If you have ever been to an orthopedic surgeon’s office, you know that quite often an X-ray is performed. Roughly 1/3 of all orthopedic office visits include an X-ray. Here are the reasons for X-rays and a few of the things physicians can learn from these pictures.
X-rays were discovered in 1895. Radiographs are produced by transmitting X-rays through a patient. In conventional film-screen radiography, an X-ray machine tube generates a beam of X-rays aimed at the part of the patient to be radiographed. The X-rays are filtered through a device called an X-ray filter to reduce scatter and noise and strike an undeveloped film which is held tightly to a screen of light-emitting phosphors in a light-tight cassette. After the exposure, the film is developed chemically and an image appears on the film.
Film-screen radiography is being replaced by digital radiography in which the X-rays strike a plate of sensors that convert the signals generated into digital information which is transmitted and converted into an image displayed on a computer screen.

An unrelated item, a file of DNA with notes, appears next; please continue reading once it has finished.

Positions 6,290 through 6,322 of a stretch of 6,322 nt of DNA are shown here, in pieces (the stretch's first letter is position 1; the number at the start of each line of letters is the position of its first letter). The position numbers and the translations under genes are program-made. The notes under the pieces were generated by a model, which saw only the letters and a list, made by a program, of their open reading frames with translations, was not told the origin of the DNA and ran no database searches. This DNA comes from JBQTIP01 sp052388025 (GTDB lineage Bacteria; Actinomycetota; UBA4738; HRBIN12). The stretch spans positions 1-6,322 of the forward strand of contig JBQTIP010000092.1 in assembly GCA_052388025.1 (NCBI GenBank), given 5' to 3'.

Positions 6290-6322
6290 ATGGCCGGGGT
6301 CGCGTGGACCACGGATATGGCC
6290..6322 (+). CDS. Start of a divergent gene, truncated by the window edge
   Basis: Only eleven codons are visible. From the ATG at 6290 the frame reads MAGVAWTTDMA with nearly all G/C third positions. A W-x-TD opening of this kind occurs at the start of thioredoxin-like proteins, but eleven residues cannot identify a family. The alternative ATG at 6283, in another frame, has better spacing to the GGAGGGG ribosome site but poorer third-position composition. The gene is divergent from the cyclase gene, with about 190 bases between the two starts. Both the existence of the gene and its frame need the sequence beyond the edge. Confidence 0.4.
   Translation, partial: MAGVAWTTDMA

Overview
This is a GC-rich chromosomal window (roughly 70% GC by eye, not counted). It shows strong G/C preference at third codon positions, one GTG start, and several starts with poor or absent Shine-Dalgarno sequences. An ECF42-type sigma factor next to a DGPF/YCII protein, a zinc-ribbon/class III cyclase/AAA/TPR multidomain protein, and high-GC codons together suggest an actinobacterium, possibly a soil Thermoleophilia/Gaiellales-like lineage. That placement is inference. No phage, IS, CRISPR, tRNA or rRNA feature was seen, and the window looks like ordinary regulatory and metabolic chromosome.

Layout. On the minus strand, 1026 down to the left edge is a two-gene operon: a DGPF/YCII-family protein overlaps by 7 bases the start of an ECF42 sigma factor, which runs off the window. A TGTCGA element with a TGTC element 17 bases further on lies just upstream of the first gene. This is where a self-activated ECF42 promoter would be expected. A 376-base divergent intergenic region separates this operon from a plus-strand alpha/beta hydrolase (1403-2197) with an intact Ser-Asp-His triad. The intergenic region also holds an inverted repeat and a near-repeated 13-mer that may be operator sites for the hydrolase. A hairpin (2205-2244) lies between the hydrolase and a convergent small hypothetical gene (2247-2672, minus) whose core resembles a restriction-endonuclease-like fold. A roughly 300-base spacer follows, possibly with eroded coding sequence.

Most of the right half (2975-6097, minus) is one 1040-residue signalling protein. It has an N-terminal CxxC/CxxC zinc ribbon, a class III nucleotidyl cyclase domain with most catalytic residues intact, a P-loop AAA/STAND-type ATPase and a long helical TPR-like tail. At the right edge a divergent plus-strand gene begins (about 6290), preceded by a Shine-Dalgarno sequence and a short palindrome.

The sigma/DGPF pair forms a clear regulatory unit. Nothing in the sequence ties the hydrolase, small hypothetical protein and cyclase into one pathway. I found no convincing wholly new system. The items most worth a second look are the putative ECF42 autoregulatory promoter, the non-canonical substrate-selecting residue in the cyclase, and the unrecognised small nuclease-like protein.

There are many reasons why an orthopedic physician may order x-rays. The most common is to be able to look inside a person’s body in a painless manner to see the condition of the patient’s bones. Because X-ray imaging is fast and easy. X-ray equipment is relatively inexpensive compared to other test machines.
Specifically, orthopedic physicians use X-rays to view and assess broken bones, joint abnormalities, and spine injuries. They may be taken to see if certain bones are growing in proper alignment. They can show whether bony fragments following the treatment for a fracture have stabilized or not. They often guide orthopedic surgery like mending fracture breaks, performing joint replacement or even spine repair or fusion. X-rays are especially good in locating foreign objects in soft tissues or around the bones. They may also be taken in order to look for certain injuries, infections, or arthritis. They can help identify changes seen in abnormal bone growths or metabolic conditions. Often they help in the detection and diagnosis of bone cancer.
X-rays positions are sometimes uncomfortable and obtaining several views can take some time, but the data gained from these images can provide the physician with more accurate diagnosis and prognosis information for you as well as possibly additional findings you might not have been aware of! We have the newest digital radiology equipment here at Orthopedic Specialists on site and have x-rays performed during your appointment.